Natasha Becker presents three New York City artists, LISA BLAS, BRADLEY McCALLUM and DAAPO REO, at this year’s SPRING/BREAK Art Show.
The title of the exhibition is inspired by Chimamanda Ngozi Adichie’s 2013 novel about identity and belonging in a global landscape.
Contained within Adichie’s neologism, Americanah, is the word Americana which describes the many different kinds of artifacts that make up the history, geography, folklore and cultural heritage of the United States. The American flag is an iconic symbol within this collection of artefacts, representing a national identity that is based on the principles of liberty, justice, and humanity. It is an inspiring image but one that can also highlight moments where the nation falls short.
By adding an ‘h’ at the end of the existing word, Adichie extends its meaning to describe, defend, and criticize a complex process of becoming in which identity is not predicated on the seeds of nationality or the ground of place but rather on experience (relations of identity, nationality, race, difference, loneliness, aspiration, love) and trajectory (the path one follows through place and time).
The exhibition explores the delicate balance between expressions of American idealism and the freedom of artists to comment on times where nations falls short of their ideals.
Lisa Blas investigates how a single representation is mediated in its time of origin and redeployed in changing economies of signs and significations. Her poetic flag portraits representing Emily Perez (the highest decorated African-American and Hispanic woman to have died in the recent Iraq War) are potent symbols of vulnerability and in her newest series of vibrant collages, entitled “The Instability of Nature Morte (reconsidering monument[ality] under the throwaway evidence of work”, she explores personal and activist responses to contemporary political culture.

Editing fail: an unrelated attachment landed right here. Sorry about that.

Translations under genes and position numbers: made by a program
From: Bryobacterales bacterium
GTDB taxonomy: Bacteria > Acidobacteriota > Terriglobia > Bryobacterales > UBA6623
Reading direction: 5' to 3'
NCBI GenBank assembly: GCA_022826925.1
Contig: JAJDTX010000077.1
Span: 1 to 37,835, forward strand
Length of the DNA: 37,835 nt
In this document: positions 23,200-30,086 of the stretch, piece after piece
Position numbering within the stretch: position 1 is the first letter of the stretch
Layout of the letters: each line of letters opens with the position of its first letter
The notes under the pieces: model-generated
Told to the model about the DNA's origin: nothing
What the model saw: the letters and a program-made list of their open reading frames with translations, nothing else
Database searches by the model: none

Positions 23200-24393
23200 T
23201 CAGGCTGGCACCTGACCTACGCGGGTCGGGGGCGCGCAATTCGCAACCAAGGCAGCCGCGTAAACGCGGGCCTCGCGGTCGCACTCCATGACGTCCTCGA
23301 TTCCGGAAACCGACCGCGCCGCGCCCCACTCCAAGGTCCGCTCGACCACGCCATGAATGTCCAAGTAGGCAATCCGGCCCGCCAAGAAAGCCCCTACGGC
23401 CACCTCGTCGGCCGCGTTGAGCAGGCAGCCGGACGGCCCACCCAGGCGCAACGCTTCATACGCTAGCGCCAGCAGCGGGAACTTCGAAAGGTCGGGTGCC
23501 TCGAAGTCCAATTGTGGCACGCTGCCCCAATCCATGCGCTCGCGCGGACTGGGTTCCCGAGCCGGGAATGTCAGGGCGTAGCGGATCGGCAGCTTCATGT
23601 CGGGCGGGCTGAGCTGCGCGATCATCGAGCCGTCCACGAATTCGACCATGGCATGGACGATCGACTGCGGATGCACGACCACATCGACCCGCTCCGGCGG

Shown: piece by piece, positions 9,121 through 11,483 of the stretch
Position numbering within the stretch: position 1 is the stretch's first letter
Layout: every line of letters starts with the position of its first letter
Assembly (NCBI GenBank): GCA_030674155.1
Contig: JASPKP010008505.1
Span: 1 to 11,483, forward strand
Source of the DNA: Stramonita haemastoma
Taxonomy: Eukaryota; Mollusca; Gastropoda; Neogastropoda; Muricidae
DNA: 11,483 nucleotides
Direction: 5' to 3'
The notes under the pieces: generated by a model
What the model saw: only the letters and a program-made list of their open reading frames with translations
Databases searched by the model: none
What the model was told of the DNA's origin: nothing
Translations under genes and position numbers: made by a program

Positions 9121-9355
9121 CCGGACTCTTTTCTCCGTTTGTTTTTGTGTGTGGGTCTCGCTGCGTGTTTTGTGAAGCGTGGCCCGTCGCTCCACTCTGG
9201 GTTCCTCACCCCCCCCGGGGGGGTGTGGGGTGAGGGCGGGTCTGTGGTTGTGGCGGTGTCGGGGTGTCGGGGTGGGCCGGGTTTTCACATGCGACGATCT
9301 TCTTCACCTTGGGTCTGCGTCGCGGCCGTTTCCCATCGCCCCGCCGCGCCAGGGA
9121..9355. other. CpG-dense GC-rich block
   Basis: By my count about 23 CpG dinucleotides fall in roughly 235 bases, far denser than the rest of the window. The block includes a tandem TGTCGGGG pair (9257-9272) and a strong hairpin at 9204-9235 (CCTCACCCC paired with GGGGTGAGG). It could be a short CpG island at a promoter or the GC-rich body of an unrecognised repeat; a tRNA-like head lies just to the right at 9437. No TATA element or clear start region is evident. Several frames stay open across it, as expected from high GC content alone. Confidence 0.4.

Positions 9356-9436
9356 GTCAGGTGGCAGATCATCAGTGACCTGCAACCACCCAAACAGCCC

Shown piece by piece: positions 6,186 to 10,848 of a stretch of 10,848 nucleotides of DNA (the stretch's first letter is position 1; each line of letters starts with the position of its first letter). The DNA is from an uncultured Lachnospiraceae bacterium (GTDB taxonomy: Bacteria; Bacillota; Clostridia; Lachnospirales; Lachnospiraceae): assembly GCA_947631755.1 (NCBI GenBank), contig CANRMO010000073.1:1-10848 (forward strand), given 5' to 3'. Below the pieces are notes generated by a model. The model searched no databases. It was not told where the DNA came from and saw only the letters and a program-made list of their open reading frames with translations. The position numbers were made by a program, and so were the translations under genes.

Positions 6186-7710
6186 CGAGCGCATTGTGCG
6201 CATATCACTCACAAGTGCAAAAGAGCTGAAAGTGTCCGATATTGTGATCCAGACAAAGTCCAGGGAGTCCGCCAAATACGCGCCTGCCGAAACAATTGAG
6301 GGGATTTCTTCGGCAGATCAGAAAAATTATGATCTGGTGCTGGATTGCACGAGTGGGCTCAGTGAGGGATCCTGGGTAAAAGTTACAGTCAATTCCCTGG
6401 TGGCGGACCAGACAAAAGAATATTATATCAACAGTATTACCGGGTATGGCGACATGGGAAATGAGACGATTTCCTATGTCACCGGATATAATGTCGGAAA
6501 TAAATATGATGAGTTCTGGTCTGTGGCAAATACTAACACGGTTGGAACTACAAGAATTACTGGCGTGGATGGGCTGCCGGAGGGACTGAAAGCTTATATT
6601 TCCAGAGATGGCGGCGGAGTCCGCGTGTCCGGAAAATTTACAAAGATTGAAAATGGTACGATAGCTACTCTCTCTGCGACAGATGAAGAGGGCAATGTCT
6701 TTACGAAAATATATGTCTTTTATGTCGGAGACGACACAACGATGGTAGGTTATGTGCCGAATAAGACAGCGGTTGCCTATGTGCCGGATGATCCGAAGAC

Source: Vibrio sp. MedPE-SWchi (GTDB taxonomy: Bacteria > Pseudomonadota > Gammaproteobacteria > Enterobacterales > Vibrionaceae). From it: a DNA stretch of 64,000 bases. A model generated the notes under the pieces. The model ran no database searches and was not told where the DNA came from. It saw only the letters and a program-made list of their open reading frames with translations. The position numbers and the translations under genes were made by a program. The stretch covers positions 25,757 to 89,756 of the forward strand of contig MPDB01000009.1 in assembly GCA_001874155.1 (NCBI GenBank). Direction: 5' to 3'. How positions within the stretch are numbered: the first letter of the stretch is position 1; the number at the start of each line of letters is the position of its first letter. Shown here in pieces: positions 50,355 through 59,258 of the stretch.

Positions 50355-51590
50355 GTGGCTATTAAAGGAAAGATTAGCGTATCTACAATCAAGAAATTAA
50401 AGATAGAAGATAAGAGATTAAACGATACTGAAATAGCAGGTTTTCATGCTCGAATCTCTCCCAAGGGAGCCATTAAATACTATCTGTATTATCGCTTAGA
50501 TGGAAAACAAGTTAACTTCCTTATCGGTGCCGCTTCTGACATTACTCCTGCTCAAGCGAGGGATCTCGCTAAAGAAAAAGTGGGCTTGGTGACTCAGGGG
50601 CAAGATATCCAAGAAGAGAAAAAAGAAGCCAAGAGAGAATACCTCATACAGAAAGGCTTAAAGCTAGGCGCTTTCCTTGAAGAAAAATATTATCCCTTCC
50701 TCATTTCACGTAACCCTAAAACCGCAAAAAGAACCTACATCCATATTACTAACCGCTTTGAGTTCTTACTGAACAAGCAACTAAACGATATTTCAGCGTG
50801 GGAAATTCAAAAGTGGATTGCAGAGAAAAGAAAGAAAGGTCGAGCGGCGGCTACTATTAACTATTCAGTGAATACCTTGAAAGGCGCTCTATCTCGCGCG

Bradley McCallum transforms news media images of burnings of the American flag into shimmering abstractions of flames, figures and fragments. Flag burning is a practice long associated with protest against the policies of a government or nation. His series of protest paintings (2015/2016) link the power and beauty of national icons with intense longing and demands for fairness and justice.
Daapo Reo reinvents the popular red, white and blue as a symbol of African aspirations, “ALCOHOLOTOPIA (A GEOPOLITICAL DREAM UNDER THE INFLUENCE,” and belonging, “AFRIKAN HISTORY X: GAY IS THE OLD BLACK, BITCHES!”. Reo’s flags are made from different African textiles representing layers of personal history, cultural memory, and conflicting experiences to comment on utopian aspirations and past and current realities, poking fun at privileged elites and anonymous masses along the way.
“Americanah” at SPRING/BREAK Art Show, 1 - 6 MARCH 2017, NEW YORK Times Square, NYC (entrance on 43rd Street)
For queries please CONTACT | NATASHA BECKER | curator | T: 917.601.6625 | E: n email@example.com